If a district in Vermont votes 60% R/40% D in favor of a Republican, and a district in West Virginia votes 5% R/95% D in favor of a Democrat, then that argument would say since the total of the two districts is 32.5% R/67.5% D (assuming equal population districts), the "congress" of two districts should have two Democrats, rather than one of each. The Vermont district should have no effect on the representation of the West Virginia district.
Frankly, I would consider myself more towards the "anti-democratic" side: I'm much more on the side of "democracy is two wolves and a sheep voting on what to eat for dinner". Not that the foundation of government shouldn't be democratic, but there need to be very solid protections in place to prevent a majority trampling on a minority. If anything, our system has become too democratic recently; very few of the rights in place to protect us are still respected. (I guess our 3rd Amendment rights are still pretty safe, but other than that.)
The national result of those gerrymanders is to give Republicans a non-representative edge, and to give the extremists of both parties a much bigger impact than they would otherwise have. And this is not just "how it has always been". This is a trend that is intensifying over time. That is, Congress does not represent the people very well, and represents us less well now than it did a generation ago.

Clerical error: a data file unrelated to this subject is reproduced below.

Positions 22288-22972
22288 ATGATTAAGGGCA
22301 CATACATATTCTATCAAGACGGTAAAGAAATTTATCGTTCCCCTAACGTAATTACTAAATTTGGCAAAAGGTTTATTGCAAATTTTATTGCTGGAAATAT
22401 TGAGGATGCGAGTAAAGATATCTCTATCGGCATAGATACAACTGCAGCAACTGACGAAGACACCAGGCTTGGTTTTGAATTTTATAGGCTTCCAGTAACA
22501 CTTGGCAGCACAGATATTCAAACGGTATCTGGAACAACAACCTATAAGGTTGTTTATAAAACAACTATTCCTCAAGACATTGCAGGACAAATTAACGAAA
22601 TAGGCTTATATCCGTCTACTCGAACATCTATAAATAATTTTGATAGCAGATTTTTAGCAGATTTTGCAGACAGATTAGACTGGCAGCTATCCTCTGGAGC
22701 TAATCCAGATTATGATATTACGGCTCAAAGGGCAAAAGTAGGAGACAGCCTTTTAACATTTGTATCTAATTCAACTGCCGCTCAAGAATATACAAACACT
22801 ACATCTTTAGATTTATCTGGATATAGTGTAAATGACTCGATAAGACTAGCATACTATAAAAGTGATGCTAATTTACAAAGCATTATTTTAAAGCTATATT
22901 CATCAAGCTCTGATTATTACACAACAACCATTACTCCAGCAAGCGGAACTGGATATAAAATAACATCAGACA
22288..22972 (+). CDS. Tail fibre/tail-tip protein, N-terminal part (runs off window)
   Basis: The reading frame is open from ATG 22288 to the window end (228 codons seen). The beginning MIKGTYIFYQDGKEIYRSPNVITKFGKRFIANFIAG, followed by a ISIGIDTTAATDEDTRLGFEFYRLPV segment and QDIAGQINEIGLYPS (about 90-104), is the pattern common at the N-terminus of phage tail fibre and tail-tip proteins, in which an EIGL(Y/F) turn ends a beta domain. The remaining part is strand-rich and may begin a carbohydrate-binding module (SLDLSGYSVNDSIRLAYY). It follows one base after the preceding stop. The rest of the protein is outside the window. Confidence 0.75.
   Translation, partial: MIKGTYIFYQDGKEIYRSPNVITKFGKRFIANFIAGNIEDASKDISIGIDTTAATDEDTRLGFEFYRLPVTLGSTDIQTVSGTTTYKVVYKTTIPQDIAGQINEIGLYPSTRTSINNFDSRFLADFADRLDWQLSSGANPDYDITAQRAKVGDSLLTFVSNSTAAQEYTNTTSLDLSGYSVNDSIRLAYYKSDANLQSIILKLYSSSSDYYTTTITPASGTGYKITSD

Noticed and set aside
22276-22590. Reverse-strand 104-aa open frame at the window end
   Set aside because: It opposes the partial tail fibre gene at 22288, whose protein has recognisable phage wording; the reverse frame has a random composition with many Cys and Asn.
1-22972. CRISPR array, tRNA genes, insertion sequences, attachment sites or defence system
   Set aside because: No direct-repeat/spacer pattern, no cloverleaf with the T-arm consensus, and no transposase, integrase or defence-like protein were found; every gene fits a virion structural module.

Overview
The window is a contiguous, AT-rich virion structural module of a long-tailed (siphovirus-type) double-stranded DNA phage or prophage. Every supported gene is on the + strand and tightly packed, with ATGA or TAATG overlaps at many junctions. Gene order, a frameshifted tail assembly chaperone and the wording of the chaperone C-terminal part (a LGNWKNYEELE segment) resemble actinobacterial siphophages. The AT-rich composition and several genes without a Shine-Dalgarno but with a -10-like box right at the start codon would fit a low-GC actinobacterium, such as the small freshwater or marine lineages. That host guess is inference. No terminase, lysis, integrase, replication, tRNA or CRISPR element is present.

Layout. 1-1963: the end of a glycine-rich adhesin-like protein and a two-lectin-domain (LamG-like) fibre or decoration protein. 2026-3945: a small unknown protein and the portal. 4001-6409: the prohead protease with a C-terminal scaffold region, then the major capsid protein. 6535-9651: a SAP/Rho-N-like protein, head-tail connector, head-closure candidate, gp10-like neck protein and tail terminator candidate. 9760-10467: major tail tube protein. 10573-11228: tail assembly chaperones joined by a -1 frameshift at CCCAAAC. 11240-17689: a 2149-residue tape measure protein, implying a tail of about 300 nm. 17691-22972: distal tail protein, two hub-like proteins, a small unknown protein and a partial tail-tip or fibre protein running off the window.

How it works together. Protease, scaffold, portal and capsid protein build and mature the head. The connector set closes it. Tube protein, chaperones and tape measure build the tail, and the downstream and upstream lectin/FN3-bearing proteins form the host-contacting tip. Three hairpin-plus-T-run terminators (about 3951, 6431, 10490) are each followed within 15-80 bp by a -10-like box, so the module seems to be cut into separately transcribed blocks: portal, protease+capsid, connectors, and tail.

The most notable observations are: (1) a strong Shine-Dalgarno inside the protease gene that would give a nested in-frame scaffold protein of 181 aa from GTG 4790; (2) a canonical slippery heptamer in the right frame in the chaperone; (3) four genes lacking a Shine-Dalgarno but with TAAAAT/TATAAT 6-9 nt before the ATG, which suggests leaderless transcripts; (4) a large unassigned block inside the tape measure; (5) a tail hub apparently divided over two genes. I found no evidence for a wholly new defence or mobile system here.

See http://fivethirtyeight.blogs.nytimes.com/2012/12/27/as-swing... for more on this exact topic.
PS You picked a poor example. The only court case in which the third amendment was at direct issue is http://en.wikipedia.org/wiki/Engblom_v._Carey in which it was found that the law was so obscure that bureaucrats could not be faulted for having violated it. Any future violation can also be defended on the same grounds, so it is effectively null and void.
Turnover is at a historic low and getting worse. It's lower than in the Soviet Politburo, and most districts never have competitive elections. The last mid term was at least partially a reaction to that. However en-mass replacement is no better than perpetual incumbency, and blindly voting against everything is no better than being a rubber stamp. I think they're equally bad. To those that say it's worse - would it really have been bad if there had been congressional opposition to the Patriot Act and Iraq war from someone other than Bernie Sanders and Ron Paul?
To get better people, there needs to be rotation in office in a regularized fashion. Yes, that means Term Limits. I think limits on consecutive terms is a better than absolute limits. I.E. you can't run for the same seat in the election immediately following 2 consecutive terms, but can in the election immediately following. This solves the problem of incumbency without permanently barring good people. It's the system that was used in Greece and Rome, and was favored by many of the founding fathers.
It's even more helpful considering that currently, power in Congress and Senate is essentially based entirely on seniority.
Regarding Democracy vs. Law/Rights:
How do you suggest law and rights be strengthened? The staleness of congress is just leading to more and more use of executive power, more arbitrary and king-like rule.
If you want laws that are better and more followed, you need better people to write them, which is congress.